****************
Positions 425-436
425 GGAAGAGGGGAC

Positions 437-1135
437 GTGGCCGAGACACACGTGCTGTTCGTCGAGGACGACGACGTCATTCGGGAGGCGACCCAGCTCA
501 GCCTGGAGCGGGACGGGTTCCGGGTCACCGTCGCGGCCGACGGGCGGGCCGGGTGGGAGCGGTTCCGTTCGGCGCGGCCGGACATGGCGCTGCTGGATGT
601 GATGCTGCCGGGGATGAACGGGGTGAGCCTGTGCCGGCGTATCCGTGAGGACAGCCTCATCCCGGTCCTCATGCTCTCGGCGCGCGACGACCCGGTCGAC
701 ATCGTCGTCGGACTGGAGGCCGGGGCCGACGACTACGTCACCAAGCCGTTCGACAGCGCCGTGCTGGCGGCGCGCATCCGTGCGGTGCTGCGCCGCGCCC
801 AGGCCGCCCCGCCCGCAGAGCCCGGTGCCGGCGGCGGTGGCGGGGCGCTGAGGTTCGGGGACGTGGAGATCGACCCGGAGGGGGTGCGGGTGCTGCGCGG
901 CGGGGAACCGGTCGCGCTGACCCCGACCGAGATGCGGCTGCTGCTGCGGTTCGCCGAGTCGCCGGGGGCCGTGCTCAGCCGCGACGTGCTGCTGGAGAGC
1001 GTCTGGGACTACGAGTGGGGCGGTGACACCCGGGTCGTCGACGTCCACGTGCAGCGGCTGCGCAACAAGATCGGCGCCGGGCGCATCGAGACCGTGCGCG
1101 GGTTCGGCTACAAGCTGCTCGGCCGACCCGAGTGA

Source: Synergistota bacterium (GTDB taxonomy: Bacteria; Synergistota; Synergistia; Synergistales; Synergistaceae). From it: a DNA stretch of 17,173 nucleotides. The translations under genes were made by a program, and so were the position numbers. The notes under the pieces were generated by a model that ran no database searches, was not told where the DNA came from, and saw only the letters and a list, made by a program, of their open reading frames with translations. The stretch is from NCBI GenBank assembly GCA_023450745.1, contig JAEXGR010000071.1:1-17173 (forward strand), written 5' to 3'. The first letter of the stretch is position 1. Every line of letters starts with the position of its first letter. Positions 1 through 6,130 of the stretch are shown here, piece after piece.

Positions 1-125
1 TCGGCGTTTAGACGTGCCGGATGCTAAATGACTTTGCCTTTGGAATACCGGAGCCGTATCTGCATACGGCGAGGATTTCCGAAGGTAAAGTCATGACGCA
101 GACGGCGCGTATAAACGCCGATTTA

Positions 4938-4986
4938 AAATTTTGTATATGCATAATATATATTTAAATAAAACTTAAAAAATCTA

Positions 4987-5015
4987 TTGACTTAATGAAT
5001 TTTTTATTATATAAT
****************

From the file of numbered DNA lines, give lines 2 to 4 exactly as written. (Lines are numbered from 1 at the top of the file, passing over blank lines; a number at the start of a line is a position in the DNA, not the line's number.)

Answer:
425 GGAAGAGGGGAC

Positions 437-1135
437 GTGGCCGAGACACACGTGCTGTTCGTCGAGGACGACGACGTCATTCGGGAGGCGACCCAGCTCA